Giving remains strong among United Methodist Women
10/21/2003 News media contact: Linda Bloom · (646) 369-3759 · New York
For a related report on churchwide giving, see UMNS story #489.
By Linda Bloom*
Photo number W03054, Accompanies UMNS#502
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United Methodist Women. Photo number W03055, Accompanies UMNS#502
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STAMFORD, Conn. (UMNS) - Giving by members of
United Methodist Women has remained strong in 2003, despite a general
dip in donations throughout the denomination.
Directors of the
Women's Division of the United Methodist Board of Global Ministries,
which serves as United Methodist Women's administrative body, received
that news during their Oct. 17-20 annual meeting.
Takamine, division treasurer, reported that undesignated giving had
increased by 7.6 percent through August compared to the same eight-month
period in 2002. "There is an increase in giving in every channel," she
added. Undesignated giving in five different funds was at about $6.4
On a denomination-wide level, the amount of apportioned
funds sent from annual (regional) conferences to the general church has
decreased by about $3 million, or 5 percent, for the first three
quarters of 2003 compared to that period the year before.
Women's Division increase, Takamine explained later to United Methodist
News Service, brings the 2003 giving totals in line with 2001. In 2002,
undesignated giving had dropped as it traditionally does during a year
when the organization holds its quadrennial Women's Assembly and members
divert funds to assembly participation and related offerings.
she noted that it is not unusual for United Methodist Women giving to
remain steady during declines in general church income.
"Many of our members are on fixed incomes, but they do have a real faith and commitment to the organization," she said.
Banks, Women's Division president, believes the spike in undesignated
giving is a response to the telling of the mission story. "As long as we
interpret the need, the giving will continue," she said.
items for action, directors approved the division becoming an
organizational co-sponsor of an April 25 march in Washington supporting
reproductive rights, including access to birth control and abortion.
They also approved a $5,000 donation toward expenses of the event,
titled "Save Women's Lives: March for Freedom of Choice."
adopted a policy statement on police brutality that will become part of
the Women's Division's policy manual. Expressing concern about cases of
overzealousness by police and particularly harassment of ethnic
minorities, the policy advocates that the church become a refuge "for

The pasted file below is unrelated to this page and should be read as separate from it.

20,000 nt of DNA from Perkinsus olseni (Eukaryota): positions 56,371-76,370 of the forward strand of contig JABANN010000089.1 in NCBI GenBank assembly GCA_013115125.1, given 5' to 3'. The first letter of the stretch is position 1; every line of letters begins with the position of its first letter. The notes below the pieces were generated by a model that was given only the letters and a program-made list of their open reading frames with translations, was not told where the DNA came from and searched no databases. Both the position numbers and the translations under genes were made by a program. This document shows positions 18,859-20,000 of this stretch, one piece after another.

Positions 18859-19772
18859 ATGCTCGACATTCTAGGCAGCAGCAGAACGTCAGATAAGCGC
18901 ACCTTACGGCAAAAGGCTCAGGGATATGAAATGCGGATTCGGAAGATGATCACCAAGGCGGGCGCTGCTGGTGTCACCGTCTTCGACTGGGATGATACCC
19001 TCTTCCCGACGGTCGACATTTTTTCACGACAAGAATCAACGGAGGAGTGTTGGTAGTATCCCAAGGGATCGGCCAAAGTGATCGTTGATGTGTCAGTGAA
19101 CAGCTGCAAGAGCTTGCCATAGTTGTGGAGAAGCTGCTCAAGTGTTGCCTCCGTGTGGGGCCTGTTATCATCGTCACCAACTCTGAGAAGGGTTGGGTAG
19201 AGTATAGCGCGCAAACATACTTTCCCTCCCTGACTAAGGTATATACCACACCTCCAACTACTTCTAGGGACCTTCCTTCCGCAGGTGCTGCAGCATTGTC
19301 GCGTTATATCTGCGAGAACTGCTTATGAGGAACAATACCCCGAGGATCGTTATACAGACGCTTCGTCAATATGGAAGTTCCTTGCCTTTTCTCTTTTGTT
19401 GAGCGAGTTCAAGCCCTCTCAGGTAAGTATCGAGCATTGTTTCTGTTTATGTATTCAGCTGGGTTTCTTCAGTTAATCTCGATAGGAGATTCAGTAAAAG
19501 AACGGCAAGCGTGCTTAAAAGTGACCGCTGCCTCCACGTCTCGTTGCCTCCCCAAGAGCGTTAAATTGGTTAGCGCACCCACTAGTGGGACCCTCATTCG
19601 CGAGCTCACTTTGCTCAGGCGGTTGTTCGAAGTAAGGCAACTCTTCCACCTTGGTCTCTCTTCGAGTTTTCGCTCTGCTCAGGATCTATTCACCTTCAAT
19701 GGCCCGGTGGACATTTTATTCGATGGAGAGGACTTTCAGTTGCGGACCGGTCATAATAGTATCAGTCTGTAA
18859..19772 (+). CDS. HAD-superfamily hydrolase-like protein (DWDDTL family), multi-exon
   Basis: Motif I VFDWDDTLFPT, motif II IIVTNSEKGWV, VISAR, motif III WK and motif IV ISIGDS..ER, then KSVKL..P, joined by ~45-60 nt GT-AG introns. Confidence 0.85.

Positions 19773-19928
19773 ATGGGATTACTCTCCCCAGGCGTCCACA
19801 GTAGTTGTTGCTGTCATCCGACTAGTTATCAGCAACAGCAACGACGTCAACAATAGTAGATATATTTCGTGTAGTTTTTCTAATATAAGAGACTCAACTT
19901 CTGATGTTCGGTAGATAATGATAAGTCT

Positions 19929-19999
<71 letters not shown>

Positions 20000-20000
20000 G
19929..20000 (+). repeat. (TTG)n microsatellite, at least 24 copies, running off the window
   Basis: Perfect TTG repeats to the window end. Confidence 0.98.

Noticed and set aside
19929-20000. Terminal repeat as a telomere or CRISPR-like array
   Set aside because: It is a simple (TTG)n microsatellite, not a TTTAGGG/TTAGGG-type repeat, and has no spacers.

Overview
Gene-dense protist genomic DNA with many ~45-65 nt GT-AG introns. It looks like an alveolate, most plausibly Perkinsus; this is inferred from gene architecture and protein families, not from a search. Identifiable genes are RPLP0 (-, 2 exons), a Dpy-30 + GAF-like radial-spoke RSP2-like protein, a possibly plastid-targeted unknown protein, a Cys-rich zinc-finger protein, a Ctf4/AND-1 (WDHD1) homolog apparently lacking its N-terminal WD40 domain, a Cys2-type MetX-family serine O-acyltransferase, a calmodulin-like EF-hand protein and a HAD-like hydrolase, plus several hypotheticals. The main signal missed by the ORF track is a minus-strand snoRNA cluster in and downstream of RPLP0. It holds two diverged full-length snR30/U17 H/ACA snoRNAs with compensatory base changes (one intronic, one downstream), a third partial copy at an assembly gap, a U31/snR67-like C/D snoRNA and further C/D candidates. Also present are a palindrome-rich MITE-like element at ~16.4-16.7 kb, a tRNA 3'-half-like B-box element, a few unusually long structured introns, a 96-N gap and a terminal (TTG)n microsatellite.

anyone beaten by one or more police officers." It also calls for police
officers suspected of brutality to not be protected but "treated like
any other citizen," and it advocates creating civilian police review
boards empowered to investigate and end abuses.
international level, directors urged United Methodist Women members to
get their congregations involved with efforts to promote peace on the
Korean peninsula and to urge Congress and President Bush to find
multilateral and diplomatic solutions to the current crisis with North
The women also celebrated the 40th anniversary of the
Church Center for the United Nations, owned by the Women's Division and
built in 1963 to reaffirm religious support of the United Nations. The
event included remarks by Cora Weiss, a tenant of the building who was
recently named the first recipient of the William Sloan Coffin Award for
Peace With Justice from Yale Divinity School.
Weiss, a longtime
activist who has worked for years with United Methodists on U.N. and
peace-related issues, talked about the need for peace education in the
schools and lauded the awarding of this year's Nobel Peace Prize to
Iranian lawyer Shirin Ebadi. "She should be a role model, a heroine, for
all who seek justice through nonviolence," she said.
War, Weiss declared, "must be rejected as a means of settling disputes, and we're going to see how women can make that happen."
pointed to U.N. Security Council Resolution 1325 as a tool women can
use to achieve that goal. Her organization, the Hague Appeal for Peace,
was one of five that pressed the council for a resolution calling for
gender sensitivity in all U.N. missions, including peacekeeping.
unanimously Oct. 31, 2000, the resolution supports the equal
participation of women at negotiating tables and the protection of women
and girls during armed conflict. Information about the resolution and
ideas for implementation can be found at
www.peacewomen.org/un/ngo/wg.html, the home page of the NGO Working
Group on Women, Peace and Security.
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*Bloom is a United Methodist News Service news writer based in New York.